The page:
Perfect example of the allegations. Sonics-Suns game 7, Western Conference finals (91-92, i think). How many times did the Suns go to the line? OVER 50 TIMES!!!!! I wonder who the NBA wanted to face MJ and the Bulls?
Within The Walt Disney Company, y'all can't trust any of its media entities to be either impartial or unbiased whenever covering a story that could cost the corporate brass millions upon millions of dollars. It flat-out sucks that we can't trust play-by-play announcers, color commentators, or in-studio analysts to provide us fans with unfiltered coverage; however, that's life in a corporatist nation.
Unlike the Seattle SuperSonics potential relocation to Oklahoma City -- which has been overblown by the locals around here, since most folks throughout the country doesn't give a fuck about it -- this whole gambling scandal involving Tim Donaghy and the alleged possiblity of games being fixed by several unnamed referees could lead to the eventual downfall of NBA Commissioner David Stern.
Van Gundy should get his $100K back from the league. Stern screwed him over. He was telling the truth when he made that comment and so is Donaghy. Stern is the asshole
R. Lobstah- I want to first say that I am a Lakers fan as well as someone with very solid respect of - and in agreement with - many ideas and ideals of the American conservative movement (though I am an Independent and I am strongly for Obama) so please understand that I speak with all due respect and I apologize in advance if the site frowns upon political discourse.
The first thing that I would say is that it is my belief there isn't really a true leftist party in this country. Certainly not the Democratic party during Clinton and since. I would consider left to be, oh Noam Chomsky or maybe Howard Zinn. By and large I'd consider the Democratic party to be slightly left of center of the (in my opinion antiquated and undesciptive) Left/Right spectrum.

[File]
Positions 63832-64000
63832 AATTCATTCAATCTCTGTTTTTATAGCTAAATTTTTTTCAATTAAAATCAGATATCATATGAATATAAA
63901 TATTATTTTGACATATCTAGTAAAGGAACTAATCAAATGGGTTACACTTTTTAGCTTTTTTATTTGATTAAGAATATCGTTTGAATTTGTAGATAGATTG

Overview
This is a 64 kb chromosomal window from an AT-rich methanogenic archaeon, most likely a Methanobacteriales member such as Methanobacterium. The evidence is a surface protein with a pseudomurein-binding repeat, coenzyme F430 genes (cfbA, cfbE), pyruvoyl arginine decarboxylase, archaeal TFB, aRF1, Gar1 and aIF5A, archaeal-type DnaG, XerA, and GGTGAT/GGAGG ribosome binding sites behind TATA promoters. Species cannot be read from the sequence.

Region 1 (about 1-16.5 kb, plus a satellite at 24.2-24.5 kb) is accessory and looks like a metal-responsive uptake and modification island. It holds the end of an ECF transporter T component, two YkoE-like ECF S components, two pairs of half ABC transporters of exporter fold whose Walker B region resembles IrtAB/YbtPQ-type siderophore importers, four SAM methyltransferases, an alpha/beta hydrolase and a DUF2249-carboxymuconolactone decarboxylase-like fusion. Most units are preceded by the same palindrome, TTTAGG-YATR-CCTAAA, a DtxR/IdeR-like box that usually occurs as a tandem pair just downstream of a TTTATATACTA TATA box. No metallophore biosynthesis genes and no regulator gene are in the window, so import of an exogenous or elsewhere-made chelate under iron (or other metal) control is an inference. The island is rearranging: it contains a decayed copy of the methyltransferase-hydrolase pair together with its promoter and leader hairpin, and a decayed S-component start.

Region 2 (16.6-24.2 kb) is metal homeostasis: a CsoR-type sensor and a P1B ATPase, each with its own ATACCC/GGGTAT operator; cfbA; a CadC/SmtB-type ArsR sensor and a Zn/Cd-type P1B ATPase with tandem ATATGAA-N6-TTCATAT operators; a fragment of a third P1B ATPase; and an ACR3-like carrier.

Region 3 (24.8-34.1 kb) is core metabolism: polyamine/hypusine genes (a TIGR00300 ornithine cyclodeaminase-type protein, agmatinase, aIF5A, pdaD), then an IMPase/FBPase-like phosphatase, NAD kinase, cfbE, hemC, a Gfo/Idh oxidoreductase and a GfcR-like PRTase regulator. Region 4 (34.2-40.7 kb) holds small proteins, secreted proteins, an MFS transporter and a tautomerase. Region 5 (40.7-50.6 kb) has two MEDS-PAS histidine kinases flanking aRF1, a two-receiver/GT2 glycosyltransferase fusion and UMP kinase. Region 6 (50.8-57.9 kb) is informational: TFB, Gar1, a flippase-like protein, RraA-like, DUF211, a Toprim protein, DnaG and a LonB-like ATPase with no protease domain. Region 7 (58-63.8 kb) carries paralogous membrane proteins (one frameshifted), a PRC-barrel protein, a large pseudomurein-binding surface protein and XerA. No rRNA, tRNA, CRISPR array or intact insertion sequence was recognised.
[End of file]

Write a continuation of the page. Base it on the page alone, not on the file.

I also would say that describing Obama as "neo-Marxist" is significantly off the mark. Obama is a creature of modern political thought and transcends the increasingly useless political dogmas of the 20th century. Comparing American political figures to Soviet/Russian ones is as hyberbole akin to comparing them to Nazis and Darth Vader.
I think describing socialized medicine as a "far-left" solution is not accurate. I don't think anybody would say the United Kingdom is a "far-left" nation. Protectionism is a term that I wouldn't use describe Obama's economic ideas. And Obama certainly doesn't pander any more or less than any candidate running for President in modern politics.
The tax issue is one of the major ones I'd like to address however. A very successful talking point that gets thrown around in American politics is the "tax and spend liberal" or the "tax cutting conservative". It's a very popular thing to say "I'm against taxes". Who isn't? But there ARE going to be taxes and so the real issue is WHERE they are taken from. This is the real crux of the tax issue. Obama would move to actually DECREASE taxes for individuals that earn less than $250,000 per year, while increasing taxes on those that earn more. In his opinion the citizens of the country earning less than $250k could use a little break and those that earn more can afford to give a little more. Bring it into balance. I agree (though in full disclosure this policy may not be beneficial to me personally) as I think the lower-upper/middle class and lower class could use that break right now.
Another thing that is an important factor is corporate taxes. America has a relatively (for the world) high corporate tax rate. I'm not entirely sure I'm with Obama with his policy here as corporate taxes influence the whole economy (and REALLY outside the scope of this comment), but I will say his policy is neither "Marxist" or "far left" or even necessarily "liberal". In fact I'd describe his tax policy as generally "sound", though I may not personally agree with it entirely.